NBN Co said it is unable to see how a restructure of its field services contracts may result in large cuts to what technicians are being paid, and has called in an “independent auditor” to investigate.
Chief operating officer Kathrine Dyer faced intense questions at senate estimates on Thursday on issues with the company’s ‘Unify’ program, which changed the way the company outsources field services to major delivery partners.
Dyer was unable to confirm up to 33 percent cuts to the amount paid to technicians across a number of pieces of work, such as new activations.
She said that an “independent auditor” had been called in to compare rates pre- and post-Unify, and to essentially map out and replicate the pay cuts that subcontractors report seeing - and have spent weeks protesting.
The audit, she said, would take “a number of weeks” to complete.
“Based on the concerns that we’ve heard from subcontractors, we have formally written to our delivery partners and we’ve met with them,” Dyer said.
“We hear the concerns of the subcontractors. We have brought in an independent auditor to look at those two models because we don’t see it in aggregate, we don’t see what you’re talking to us about.
“We’re taking this very seriously.”
Dyer said that she had given the auditors a “specific scope” to produce “line-of-sight traceability from the original contracts and the actual work activity.”
“If there were even any additional administrative duties that changed as part of that activity, I want the full comparison played out for me at a commercial rate,” she said.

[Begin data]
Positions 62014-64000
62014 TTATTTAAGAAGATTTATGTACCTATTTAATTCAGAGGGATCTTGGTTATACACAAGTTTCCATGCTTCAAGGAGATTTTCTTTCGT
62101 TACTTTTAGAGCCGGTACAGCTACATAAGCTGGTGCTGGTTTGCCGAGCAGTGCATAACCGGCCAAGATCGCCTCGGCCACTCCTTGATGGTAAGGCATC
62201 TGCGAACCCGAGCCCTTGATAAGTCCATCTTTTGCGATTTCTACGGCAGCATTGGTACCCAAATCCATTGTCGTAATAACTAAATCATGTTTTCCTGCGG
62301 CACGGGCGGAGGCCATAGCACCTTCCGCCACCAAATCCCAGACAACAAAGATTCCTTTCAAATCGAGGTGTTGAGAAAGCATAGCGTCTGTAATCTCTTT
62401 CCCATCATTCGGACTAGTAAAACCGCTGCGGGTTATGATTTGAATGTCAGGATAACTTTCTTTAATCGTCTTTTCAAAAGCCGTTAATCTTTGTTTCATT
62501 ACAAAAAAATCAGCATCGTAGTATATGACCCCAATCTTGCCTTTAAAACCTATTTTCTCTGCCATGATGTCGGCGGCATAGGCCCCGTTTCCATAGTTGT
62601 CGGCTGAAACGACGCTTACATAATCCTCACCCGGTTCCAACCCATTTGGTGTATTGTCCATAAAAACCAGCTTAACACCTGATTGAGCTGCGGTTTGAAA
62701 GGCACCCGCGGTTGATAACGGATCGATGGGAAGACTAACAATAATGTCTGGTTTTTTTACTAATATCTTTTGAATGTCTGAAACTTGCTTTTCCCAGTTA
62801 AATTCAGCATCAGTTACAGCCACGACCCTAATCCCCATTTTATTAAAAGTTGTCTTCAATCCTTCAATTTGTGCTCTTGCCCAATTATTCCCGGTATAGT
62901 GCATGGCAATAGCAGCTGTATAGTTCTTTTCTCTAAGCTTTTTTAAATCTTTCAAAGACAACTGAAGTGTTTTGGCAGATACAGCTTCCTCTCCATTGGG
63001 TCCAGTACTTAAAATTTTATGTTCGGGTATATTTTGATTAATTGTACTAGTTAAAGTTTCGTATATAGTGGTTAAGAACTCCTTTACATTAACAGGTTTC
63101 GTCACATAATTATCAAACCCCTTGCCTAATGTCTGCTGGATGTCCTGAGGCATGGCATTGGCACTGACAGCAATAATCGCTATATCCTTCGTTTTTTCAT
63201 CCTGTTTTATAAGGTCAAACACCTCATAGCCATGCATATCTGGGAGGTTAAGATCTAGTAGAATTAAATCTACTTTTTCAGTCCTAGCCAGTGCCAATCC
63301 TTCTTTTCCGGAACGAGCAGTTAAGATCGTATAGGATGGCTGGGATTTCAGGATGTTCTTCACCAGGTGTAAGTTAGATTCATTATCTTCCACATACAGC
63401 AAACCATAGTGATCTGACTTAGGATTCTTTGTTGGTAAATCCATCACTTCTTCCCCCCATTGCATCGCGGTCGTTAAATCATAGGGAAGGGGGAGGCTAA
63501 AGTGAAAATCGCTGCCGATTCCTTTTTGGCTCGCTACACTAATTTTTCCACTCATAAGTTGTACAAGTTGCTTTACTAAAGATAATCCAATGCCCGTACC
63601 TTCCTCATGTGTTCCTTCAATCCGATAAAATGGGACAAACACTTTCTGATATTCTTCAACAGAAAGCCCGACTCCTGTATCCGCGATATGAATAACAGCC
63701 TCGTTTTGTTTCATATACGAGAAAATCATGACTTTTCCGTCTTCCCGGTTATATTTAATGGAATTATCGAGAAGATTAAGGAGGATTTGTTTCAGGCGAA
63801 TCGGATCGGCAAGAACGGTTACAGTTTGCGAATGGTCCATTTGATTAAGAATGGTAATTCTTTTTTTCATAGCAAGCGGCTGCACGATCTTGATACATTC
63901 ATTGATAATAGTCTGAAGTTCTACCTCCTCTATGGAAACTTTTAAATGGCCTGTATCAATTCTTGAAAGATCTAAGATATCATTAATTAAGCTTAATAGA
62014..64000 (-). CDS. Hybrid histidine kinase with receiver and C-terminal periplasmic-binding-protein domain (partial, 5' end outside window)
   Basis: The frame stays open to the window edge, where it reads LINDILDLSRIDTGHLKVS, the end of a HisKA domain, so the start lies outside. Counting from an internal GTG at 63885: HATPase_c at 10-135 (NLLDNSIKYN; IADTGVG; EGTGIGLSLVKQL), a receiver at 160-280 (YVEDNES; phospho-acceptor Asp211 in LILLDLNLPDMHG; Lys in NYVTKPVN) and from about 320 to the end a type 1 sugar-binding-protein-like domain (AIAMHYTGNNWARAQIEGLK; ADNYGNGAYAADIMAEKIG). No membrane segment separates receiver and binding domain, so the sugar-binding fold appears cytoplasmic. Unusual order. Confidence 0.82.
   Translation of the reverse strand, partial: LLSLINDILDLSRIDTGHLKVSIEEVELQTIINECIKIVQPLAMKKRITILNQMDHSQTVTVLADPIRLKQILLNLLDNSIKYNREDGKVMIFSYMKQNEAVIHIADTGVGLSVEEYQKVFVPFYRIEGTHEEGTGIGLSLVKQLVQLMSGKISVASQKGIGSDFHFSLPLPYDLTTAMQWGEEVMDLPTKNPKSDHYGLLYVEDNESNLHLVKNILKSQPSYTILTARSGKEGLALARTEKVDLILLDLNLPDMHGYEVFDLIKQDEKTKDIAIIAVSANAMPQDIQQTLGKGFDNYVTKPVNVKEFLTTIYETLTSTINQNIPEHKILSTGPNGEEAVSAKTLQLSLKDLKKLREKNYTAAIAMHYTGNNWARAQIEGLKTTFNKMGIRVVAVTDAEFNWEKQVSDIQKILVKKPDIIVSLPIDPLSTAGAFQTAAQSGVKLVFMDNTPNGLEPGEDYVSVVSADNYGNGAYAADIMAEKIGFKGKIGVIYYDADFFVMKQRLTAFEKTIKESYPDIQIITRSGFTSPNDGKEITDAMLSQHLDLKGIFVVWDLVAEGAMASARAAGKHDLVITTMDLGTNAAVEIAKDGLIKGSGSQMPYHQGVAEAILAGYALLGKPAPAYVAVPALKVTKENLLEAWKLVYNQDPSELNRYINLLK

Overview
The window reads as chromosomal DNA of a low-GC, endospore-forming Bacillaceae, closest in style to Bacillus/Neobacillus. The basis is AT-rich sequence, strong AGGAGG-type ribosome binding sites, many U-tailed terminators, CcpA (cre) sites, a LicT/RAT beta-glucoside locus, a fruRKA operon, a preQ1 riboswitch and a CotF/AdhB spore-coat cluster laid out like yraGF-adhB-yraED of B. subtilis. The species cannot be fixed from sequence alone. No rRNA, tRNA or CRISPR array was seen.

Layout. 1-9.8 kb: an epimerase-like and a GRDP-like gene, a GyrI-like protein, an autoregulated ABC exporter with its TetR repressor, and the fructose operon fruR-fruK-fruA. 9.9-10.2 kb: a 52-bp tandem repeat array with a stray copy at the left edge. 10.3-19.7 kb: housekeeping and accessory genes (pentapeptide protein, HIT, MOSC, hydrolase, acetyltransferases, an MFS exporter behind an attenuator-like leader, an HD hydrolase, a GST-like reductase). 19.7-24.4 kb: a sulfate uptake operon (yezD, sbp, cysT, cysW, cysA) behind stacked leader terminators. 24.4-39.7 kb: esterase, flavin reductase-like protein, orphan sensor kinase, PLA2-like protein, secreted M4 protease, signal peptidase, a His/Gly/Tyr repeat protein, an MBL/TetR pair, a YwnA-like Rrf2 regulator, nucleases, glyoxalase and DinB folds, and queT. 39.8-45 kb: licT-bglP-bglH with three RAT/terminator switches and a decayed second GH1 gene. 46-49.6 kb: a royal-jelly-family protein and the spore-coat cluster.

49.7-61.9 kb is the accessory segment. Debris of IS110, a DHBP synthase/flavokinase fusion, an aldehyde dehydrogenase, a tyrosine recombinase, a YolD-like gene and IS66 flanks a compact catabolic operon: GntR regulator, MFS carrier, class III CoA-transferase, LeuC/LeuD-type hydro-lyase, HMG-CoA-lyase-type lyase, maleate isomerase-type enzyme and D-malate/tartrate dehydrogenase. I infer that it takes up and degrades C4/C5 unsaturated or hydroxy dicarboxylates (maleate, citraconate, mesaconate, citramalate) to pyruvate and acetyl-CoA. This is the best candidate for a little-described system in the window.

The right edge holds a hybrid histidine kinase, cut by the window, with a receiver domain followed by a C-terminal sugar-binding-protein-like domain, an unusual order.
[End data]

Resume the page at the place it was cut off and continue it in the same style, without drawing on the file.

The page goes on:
“In addition to that, they will be doing field visits and they will be listening to subcontractors. I would say they’re going to do a very thorough review.”
While not necessarily understanding the scope of reductions in pay to technicians, Dyer did concede that rates had gone up or down in some instances, “depending on the work activity”.
However, she alleged that some subcontractors “are confused” about the new rate structure “and dont realise that they can claim multiple things for a piece of work they’re doing.”
In addition, Dyer argued that some aspects of field work that may have previously been lucrative, such as activations, now had much lower volumes, which could impact technicians’ take-home pay.
She said that about 1800 technicians are out in the field working on NBN Co’s behalf on any one day.
Dyer also said in the meantime, NBN Co had launched an “interim” payment of $75 per job to top-up technicians’ pay while the audit is underway.
The additional payment can be claimed by subcontractors through to the end of July.
NBN Co also faced questions on the cuts taken by the various players that sat between NBN Co and the subcontractor.
Dyer noted she had no visibility over arrangements made by delivery partners with prime contractors and then subcontractors around labour rates.
NBN Co Stephen Rue said the network builder hadn’t “changed the model” on contracting out field work, and that it had been around for as long as NBN Co had existed.
“We have got a temporary glitch, but we haven’t changed how the telecommunications industry has worked,” he said.
“It’s been like this for 10 years and if anything we have more governance than ever.”
Dyer said that Unify had been negotiated with delivery partners through a request for proposal (RFP) process.
She said that rates were not discussed with parties outside of this, such as with unions.